There are many myths and misleading information affirming that if you live outside Estonia, your home country will consider your Estonian company a tax resident there. If that was the case, the Estonian e-Residency program will not exist, cause it won’t make any sense opening a company in Estonia for a non-resident.
Quoting the taxation website of the e-Residency program:
Q: I currently work in Germany as a freiberufler (self employed), providing writing services in the IT and possibly travel industry. I travel a lot while providing these services, mostly to non German companies. I’d like to look at the possibility of running through an Estonian company, and would like to make sure the total gross income would not be considered German income, but only the “salary” I take out of the company.
A: In this case, Germany’s taxation rules apply to your company’s profits if the work is completed in a permanent establishment in Germany (emphasis mine). If a company is managed from Germany by a tax resident of Germany, the company becomes tax resident in Germany.
Here, the devil is in the details, concretely in this part:
… if the work is completed in a permanent establishment in Germany.
This is a classic example of a situation that can make Germany -in this case- consider this company German, instead of Estonian.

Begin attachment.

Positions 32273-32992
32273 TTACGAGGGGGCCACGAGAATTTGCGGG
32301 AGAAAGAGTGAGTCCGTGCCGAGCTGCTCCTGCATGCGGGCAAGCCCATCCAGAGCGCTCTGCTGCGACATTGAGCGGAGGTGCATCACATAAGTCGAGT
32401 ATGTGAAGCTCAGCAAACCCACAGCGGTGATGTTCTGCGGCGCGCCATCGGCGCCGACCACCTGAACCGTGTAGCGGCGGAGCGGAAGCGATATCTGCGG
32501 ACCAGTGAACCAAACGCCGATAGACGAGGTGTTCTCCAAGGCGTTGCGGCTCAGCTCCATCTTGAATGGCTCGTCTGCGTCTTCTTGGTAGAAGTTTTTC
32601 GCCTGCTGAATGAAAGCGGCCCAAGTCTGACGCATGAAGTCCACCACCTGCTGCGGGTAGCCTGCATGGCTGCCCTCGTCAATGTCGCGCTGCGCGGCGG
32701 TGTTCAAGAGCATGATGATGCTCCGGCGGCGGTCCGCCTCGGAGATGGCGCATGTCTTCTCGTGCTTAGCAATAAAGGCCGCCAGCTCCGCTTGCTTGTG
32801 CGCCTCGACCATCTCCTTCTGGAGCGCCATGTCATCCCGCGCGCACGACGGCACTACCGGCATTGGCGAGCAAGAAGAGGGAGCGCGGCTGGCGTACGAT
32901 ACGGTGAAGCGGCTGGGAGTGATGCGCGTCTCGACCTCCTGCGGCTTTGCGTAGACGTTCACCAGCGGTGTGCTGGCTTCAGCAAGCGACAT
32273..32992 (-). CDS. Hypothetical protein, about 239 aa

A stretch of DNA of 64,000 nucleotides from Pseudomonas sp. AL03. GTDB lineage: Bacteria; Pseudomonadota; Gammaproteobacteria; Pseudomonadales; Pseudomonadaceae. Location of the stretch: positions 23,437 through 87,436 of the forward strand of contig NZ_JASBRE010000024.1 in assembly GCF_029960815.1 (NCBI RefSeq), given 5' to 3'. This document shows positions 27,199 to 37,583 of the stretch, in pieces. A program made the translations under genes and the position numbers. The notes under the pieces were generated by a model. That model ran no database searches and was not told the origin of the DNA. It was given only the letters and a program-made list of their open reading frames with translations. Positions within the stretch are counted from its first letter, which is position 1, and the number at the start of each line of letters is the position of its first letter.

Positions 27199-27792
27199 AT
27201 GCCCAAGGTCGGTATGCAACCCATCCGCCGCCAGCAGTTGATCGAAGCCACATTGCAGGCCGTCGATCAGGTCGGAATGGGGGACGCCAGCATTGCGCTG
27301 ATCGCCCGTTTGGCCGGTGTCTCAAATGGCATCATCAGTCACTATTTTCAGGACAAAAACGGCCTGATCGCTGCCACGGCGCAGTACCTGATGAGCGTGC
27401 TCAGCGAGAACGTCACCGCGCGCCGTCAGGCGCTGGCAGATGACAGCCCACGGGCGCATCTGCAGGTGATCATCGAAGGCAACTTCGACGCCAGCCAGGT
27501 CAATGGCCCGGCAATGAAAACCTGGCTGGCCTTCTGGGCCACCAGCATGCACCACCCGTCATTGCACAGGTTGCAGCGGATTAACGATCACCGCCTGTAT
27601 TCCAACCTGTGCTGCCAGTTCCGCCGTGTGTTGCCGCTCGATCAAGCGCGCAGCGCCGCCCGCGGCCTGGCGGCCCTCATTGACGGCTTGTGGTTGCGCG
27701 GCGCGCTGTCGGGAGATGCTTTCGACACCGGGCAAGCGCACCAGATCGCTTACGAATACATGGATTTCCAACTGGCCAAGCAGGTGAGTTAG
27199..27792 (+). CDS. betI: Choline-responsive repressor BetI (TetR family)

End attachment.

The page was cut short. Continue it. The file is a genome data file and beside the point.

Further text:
The rule of thumb here is: a country will consider your company a tax resident there if you are generating all the value in that country. That usually means that you have permanent premises in the country. Other interpretations suggest that if you are a tax resident in Germany, and 100% of your activity is performed there, Germany may also claim the tax residence of your company. Unfortunately, there’s a gap in the in-between situation, and depends a lot on the specific legislation of your country, and the interpretation of the authorities.
What Happens If My Home Country Claims My Company As Tax Resident There?
In that case, there will be a negotiation. Both countries want your company. More concretely, they want your company to pay taxes to them.
While this negotiation does not actually require your intervention, it’s in your best interest to take part in it. It’s your responsibility -as the taxpayer- to start the taxation dispute, submit the application and provide all the appropriate documentation, including any evidence that may help your case.